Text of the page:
Rupture will kill its darlings
> BY ADRIAN MACK
Next Sunday (May 27), in an act of perverse beauty, 12 local filmmakers will premiere their newest short works at the Vancity Theatre, and then ritually destroy them—never to be seen again.
Capping the Vancouver International Film Festival’s inaugural Rupture event, Self-destructive Cinema provides a possibly fiery climax to four days of wild cinematic delights compiled for your pleasure by Altered States programmer Curtis Woloschuk, who knows a thing or two about midnight movies. As he tells the Straight: “It’s my deformed child.”
Indeed, if you’ve been keeping an eye on the raves coming out of recent editions of the Sundance, Slamdance, and South by Southwest film festivals, then Rupture is probably the most essential thing on your calendar this year, with Ari Aster’s instant horror classic Hereditary the most conspicuous of the nine titles getting their Vancouver premiere.
No less impressive: Woloschuk has also scored William Friedkin’s The Devil and Father Amorth, which sees the veteran filmmaker grappling with a real-life exorcism, along with the latest from Greasy Strangler sleaze auteur Jim Hoskins, An Evening With Beverly Luff Lin, and the Portuguese art-house slasher Forest of Lost Souls. Filmmaker David Lowery will also be on hand to present a Creator Talk about his enigmatic 2017 feature A Ghost Story.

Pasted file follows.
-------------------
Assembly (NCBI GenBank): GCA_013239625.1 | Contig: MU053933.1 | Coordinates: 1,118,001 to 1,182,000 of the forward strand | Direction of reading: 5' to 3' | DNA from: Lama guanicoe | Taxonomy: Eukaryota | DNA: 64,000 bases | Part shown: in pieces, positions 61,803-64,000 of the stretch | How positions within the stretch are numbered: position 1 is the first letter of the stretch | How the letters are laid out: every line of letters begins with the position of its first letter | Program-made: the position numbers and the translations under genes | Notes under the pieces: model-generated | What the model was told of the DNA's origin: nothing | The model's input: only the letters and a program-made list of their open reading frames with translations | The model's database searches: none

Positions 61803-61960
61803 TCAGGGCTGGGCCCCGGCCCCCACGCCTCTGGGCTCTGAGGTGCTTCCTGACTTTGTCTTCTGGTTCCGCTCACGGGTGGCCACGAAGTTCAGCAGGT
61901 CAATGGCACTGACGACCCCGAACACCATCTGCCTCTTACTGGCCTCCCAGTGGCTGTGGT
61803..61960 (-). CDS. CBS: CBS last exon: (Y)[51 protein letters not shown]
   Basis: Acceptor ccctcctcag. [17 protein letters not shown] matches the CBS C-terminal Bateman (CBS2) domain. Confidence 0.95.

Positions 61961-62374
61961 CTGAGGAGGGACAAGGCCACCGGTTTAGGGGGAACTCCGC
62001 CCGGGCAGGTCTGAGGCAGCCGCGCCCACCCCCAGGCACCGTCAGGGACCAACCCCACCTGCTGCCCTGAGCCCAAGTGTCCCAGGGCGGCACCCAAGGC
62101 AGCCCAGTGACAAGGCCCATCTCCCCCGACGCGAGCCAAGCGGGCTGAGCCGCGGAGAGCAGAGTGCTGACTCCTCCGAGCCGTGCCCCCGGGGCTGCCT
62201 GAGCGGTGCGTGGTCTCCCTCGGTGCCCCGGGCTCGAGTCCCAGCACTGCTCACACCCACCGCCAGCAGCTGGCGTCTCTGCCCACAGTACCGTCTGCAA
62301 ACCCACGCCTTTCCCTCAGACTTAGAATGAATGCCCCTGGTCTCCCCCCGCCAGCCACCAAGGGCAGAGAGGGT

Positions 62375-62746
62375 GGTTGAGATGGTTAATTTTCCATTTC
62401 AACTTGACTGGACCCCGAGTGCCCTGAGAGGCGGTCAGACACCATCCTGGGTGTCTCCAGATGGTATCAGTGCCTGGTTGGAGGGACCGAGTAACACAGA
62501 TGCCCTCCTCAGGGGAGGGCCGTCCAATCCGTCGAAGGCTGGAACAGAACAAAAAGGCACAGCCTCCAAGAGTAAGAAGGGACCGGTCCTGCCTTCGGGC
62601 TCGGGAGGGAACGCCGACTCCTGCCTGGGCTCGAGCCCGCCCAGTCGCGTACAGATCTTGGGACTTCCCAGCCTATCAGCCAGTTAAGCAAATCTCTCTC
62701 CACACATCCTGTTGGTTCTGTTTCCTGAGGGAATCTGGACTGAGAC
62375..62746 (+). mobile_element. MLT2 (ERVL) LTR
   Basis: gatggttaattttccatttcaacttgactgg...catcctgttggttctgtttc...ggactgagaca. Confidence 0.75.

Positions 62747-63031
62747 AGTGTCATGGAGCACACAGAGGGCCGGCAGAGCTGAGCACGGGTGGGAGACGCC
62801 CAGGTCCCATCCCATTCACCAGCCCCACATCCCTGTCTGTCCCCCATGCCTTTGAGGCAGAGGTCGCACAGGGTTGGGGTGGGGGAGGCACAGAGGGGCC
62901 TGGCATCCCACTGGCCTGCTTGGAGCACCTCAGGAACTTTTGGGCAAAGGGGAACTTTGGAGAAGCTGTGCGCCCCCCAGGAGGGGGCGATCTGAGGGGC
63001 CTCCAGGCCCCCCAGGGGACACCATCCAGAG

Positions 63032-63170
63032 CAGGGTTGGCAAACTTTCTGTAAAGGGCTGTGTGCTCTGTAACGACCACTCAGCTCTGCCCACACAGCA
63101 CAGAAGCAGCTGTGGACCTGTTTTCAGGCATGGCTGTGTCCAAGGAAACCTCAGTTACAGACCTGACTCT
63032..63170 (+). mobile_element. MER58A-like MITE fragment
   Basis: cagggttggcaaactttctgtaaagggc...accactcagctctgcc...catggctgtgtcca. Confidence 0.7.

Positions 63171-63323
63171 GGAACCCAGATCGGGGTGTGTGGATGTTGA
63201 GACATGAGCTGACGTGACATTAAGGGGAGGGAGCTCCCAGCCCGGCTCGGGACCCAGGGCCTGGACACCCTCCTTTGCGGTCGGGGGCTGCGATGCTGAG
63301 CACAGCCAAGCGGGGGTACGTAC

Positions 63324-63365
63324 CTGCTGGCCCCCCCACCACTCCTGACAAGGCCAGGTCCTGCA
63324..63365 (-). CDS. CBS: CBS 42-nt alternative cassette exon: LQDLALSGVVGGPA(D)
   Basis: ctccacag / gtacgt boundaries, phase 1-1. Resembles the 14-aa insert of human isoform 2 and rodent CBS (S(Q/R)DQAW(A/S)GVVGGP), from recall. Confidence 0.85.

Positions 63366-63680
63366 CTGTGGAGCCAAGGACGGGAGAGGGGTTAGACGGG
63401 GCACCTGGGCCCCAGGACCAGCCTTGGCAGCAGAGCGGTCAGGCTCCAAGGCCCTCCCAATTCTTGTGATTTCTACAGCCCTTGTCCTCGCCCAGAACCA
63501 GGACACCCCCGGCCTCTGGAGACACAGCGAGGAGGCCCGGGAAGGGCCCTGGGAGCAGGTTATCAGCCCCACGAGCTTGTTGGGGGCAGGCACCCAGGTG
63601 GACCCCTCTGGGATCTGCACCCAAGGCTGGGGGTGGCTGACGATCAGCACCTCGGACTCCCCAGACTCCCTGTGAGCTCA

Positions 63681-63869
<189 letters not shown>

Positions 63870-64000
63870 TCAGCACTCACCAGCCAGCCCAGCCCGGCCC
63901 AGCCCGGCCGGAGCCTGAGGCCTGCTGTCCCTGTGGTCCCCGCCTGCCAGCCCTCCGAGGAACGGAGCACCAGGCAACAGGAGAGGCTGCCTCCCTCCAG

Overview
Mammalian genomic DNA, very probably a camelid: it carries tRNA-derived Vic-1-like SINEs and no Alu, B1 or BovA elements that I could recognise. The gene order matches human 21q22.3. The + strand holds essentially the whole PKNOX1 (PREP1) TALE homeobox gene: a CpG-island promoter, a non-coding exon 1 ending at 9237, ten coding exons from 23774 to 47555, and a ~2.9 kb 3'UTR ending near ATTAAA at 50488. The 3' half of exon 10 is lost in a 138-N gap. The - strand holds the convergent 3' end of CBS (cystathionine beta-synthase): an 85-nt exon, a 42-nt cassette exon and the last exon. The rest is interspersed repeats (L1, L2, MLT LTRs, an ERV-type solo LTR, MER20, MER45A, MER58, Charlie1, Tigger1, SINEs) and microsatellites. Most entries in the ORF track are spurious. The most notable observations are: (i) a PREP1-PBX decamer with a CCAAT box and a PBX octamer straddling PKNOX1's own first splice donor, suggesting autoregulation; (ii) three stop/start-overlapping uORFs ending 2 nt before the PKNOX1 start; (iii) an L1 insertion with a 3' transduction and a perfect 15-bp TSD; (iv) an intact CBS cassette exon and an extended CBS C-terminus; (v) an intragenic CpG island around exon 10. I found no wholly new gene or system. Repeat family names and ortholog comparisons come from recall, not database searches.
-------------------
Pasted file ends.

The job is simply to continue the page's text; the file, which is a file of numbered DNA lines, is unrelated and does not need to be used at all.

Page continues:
It’s with Self-destructive Cinema, however, that the event really announces itself as the kind of “oldtimey happening” its curator halfjokingly calls for. Woloschuk credits Vancouver filmmaker Julia Hutchings for floating the idea two years ago of a “Not Available Online” film festival. Working together, they’ve induced local notables like Lawrence Le Lam, Cody Brown, and Sophie Jarvis to submit one-night-only works. It’s a poetic way to honour the ephemeral nature of the art form while levelling a blow against the solitary experiences offered by the web.
“We plan to have a wake afterwards so people can commiserate, or mourn together, or celebrate the short mayfly lives of these films,” says Woloschuk, adding that they haven’t quite “worked through the exact particulars” of destroying the movies. One team is apparently bent on using an acid bath, but the organizer promises, however it happens, “it’s going to be cinematic.”
“I think one of the really enchanting elements about this for us is that we really don’t know what the evening is going to be like,” he says. “Will it be celebratory? Funereal? I don’t know! The filmmakers don’t know either!”
The “rules of engagement” are also still being hammered out. As with Dan Savage’s HUMP! Film Festival, cellphones won’t be welcome.
“But do we want people to even tweet or talk about or describe what they’ve seen?” ponders the programmer.
How about slaughtering the audience on the way out?
“No,” insists Woloschuk. “Nobody’s going to die. Everybody makes it out alive. It’s the films that are being sacrificed here.”
Rupture takes place at the Vancity Theatre from Thursday to Sunday (May 24 to 27). More information is at www.